Americans can expect increasing pain at the pump as rising oil costs continue to push up prices at gas stations across the U.S. That spike is unlikely to ease anytime soon as Russia's war with Ukraine intensifies, experts say.
The current national average price of gas is $3.61 a gallon, up 26 cents from February and roughly a dollar from a year ago, according to data from AAA. In U.S. states with the priciest fuel, motorists already are paying nearly $4.50 a gallon, according price tracker GasBuddy.
Patrick De Haan, head of petroleum analysis at GasBuddy, tweeted on Monday that the average gas price in some U.S. cities will reach $5 a gallon "in the next couple of weeks."
California has the highest average gas prices, at $4.80 per gallon, followed by Hawaii, at $4.52, and Nevada, at $4.02. Nationally, the highest ever average price for gas across the U.S. was $4.11, in July 2008, according to AAA.
The average cost per gallon among the lowest 10% of stations around the U.S. is $3.14 per gallon, a 10-cent increase from last week, according to GasBuddy.
Oil prices surged another $7 per barrel on Wednesday after an agreement by the U.S. and other major governments to release 60 million barrels from their national reserves — half of them U.S. barrels — failed to quell supply concerns over Russia's attack on Ukraine. The price of Brent crude oil, the international benchmark, rose to nearly $113 a barrel on Wednesday, its highest level since 2014. The U.S. benchmark topped $107, according to Bloomberg.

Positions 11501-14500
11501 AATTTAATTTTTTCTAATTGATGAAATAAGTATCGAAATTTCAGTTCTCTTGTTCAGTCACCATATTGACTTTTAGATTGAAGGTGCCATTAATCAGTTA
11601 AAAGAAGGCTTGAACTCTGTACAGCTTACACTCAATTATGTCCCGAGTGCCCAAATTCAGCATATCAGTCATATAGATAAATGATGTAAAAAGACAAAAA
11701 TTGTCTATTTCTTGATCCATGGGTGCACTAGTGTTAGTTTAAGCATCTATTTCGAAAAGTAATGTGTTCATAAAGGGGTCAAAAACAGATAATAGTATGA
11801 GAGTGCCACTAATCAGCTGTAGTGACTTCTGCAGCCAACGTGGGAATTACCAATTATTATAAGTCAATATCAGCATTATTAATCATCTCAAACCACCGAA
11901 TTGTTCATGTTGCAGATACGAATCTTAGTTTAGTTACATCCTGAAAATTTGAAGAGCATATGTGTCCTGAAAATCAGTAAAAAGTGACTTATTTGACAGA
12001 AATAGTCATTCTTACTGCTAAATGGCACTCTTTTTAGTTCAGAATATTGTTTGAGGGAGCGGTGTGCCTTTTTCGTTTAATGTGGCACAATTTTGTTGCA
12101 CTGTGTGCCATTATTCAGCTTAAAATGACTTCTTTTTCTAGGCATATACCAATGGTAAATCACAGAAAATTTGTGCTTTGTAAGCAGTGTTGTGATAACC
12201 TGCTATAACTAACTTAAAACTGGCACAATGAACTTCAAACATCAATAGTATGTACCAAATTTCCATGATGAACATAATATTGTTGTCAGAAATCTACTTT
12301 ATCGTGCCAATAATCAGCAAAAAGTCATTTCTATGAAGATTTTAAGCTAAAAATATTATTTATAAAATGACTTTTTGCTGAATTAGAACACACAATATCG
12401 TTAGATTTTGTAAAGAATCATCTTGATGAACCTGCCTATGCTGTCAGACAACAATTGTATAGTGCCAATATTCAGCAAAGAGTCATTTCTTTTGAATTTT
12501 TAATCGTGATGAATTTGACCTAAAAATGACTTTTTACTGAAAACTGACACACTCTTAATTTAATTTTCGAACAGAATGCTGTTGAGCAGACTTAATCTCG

The decision made by the 31 member nations of the International Energy Agency was intended "to send a strong message to oil markets" that there will be "no shortfall in supplies" as a result of the invasion of Ukraine, but failed to move markets.
"Markets dismissed the notion that 60 million barrels of strategic reserves released will be consequential to the risks of Russian supply jeopardized," Tan Boon Heng of Mizuho Bank said in a report. "Russia pumps more than that in just six days."
Russia is a major exporter of crude oil, accounting for about 12% of the world's supply. Any disruption to those exports is likely to drive prices at the pump higher for consumers, experts said.
"We think the Russia-Ukraine war will intensify global and U.S. inflation pressures by pushing up oil and gas prices," Brian Coulton, chief economist with credit rating agency Fitch, said in an email.